Many Innocent Users Sent Pre-Settlement Letters Demanding Payment For Infringement

from the borderline-extortion dept

We've already discussed how operations like DigiProtect and ACS:Law are operating a rather questionable business of purposely putting content online, tracking the IP addresses of anyone who downloads that content, and then sending letters demanding payment to avoid a lawsuit. While it's not clear if any of these lawsuits are ever filed, many people are frightened into just paying up, even if they've done nothing wrong. And, in fact, it appears that many innocent users are receiving these letters, in such a blanket campaign. While some may call it "collateral damage" if a small percentage of innocent people receive these letters, it's still quite problematic, and a highly questionable business practice.

Filed Under: copyright infringement, innocent, pre-settlement letters, uk
Companies: acs:law

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  1. icon
    wvhillbilly (profile), 31 Jan 2010 @ 11:13am


    To add another element to the mix: DHCP (Dynamic Host Configuration Protocol). Most ISPs use DHCP to connect to user accounts. DHCP assigns an IP address automatically from a pool of addresses whenever someone logs on. Whenever that user logs off or his lease on that address expires, that address is returned to the pool to be reassigned to another user logging on. When that first user logs on again, he will almost certainly be assigned a different address from the time before, and someone else will be using his previous address. Thus the only way a particular IP address could be linked to a particular user is if the investigator logging that address has an accurate record of the exact time that address was in use and the ISP has an accurate record of who was using what address at exactly what time, or if that user has a fixed IP address. If either is off by even a minute there can be no certainty of who was using what address at what time.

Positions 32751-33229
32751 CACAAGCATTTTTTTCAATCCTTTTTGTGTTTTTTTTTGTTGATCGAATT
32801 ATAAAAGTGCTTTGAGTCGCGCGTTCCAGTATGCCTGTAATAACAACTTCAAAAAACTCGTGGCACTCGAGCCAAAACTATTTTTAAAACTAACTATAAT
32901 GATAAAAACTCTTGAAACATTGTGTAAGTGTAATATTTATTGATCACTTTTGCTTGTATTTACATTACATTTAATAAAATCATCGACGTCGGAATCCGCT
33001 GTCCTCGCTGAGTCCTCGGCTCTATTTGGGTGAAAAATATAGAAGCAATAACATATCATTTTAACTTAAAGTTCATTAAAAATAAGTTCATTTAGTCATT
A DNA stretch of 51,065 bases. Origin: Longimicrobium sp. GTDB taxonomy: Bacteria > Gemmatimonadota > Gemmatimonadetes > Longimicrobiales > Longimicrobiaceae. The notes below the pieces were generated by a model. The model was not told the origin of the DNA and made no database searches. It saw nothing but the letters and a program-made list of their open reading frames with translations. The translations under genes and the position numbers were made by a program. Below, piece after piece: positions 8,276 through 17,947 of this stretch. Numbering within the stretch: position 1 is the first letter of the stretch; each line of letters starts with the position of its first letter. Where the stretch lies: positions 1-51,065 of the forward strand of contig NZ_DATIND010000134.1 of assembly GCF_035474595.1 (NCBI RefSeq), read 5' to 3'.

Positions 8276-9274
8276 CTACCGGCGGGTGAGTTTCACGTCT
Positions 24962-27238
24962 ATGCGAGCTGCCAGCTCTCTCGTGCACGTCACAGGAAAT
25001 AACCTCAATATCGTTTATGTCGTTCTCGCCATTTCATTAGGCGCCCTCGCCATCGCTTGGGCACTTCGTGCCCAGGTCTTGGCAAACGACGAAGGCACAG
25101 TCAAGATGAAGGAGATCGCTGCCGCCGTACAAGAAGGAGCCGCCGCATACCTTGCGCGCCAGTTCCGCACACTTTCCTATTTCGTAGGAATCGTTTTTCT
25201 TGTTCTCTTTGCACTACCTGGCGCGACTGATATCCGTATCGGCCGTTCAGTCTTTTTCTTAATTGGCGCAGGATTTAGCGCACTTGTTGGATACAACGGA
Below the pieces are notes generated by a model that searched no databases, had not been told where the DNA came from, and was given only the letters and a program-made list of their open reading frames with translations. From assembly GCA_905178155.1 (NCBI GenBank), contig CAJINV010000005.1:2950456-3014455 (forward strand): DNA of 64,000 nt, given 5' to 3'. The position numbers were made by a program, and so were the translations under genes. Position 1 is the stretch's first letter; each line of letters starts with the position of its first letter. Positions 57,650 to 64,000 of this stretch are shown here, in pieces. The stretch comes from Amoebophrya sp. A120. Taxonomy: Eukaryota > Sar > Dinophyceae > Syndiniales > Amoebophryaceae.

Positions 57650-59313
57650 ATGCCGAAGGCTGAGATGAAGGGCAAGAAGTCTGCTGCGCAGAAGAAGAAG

I suspect some if not all of the RIAA investigators are just plain sloppy in their work, grab the first IP address they see and either don't log the time accurately (or at all) or the ISP doesn't have an accurate log of who was using what address when, and the investigator just assumes he has the right user, grabs it and goes with it.

    As for these investigators tagging people who don't even have a computer, all I can call this is sloppiness cubed and raised to the hundredth power, or just plain malice. It's like they're just picking names and addresses out of a phone book at random and sending them notices.

    I think there should be a way for those who have been falsely accused to gain legal redress in the matter. Problem is, those accused most likely don't have the money or the resources to defend themselves against such accusations, and so settle rather than risk the RIAA and their juggernaut legal machine bankrupting them and ruining them for life.

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